Masters in Clinical Laboratory Science
After you have earned your bachelor’s degree in clinical laboratory science, you will be prepared to move on to a graduate degree in the field. By doing so, you will expand your knowledge of laboratory equipment for testing cells and fluids. You will become comfortable with testing other people’s blood for transfusion purposes, drug detection or to determine white blood cell count in ill patients. You will study immunology, laboratory management, professional and ethical responsibilities of people in this field and leadership studies. You should have a strong math and science background to move on to receive a Masters in Clinical Laboratory Science.
The opportunity to earn a degree online is a valuable one that more and more graduate students like you are choosing to pursue. The level of convenience you can experience when you make your own class schedule is impossible to achieve in a traditional classroom setting. While many Clinical Laboratory Science Master’s Programs are available online, you may still be required to participate in on-campus activities. Obviously, you cannot build hands-on skills over the internet. You may also want to participate in an internship to enhance your skills still further.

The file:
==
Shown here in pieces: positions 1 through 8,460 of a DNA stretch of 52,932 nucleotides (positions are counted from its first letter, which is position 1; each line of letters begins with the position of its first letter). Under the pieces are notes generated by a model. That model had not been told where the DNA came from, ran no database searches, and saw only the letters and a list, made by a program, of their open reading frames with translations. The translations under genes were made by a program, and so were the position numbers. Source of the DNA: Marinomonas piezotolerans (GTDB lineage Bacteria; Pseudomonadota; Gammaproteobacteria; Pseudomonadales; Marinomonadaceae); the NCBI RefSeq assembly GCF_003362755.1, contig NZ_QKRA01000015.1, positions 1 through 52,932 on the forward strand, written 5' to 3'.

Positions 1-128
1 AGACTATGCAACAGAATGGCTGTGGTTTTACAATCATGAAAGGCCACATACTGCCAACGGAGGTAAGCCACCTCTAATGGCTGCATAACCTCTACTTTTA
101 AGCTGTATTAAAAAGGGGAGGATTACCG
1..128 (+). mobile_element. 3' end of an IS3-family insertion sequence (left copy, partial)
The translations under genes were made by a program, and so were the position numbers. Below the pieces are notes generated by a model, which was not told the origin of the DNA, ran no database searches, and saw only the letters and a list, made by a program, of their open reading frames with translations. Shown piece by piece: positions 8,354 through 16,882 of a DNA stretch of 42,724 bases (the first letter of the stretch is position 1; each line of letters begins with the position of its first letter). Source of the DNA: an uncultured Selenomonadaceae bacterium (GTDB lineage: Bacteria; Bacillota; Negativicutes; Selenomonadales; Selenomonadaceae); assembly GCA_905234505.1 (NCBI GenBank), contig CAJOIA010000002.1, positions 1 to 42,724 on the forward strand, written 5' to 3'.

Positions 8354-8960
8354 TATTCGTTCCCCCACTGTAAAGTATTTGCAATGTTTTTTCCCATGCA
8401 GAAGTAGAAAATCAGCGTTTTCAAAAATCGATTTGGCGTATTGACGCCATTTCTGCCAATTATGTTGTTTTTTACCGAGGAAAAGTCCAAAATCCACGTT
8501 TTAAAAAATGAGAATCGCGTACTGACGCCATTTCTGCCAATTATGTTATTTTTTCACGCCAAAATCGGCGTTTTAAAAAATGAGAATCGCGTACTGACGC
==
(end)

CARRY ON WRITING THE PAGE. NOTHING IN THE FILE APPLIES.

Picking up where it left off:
According to the US Bureau of Labor Statistics, clinical laboratory scientists held greater than 300,000 jobs within the United States in 2008. This solid number is expected to remain on the incline until 2018. About a 14% increase in jobs is expected during this time span. In 2009, the median annual income of professionals in this field was about $55,000. You can pursue a career with the American Association of Bioanalysts (AAB), the American Society for Clinical Pathology (ASCP), or American Medical Technologists (AMT). Annual conferences, career services and more are offered by these associations.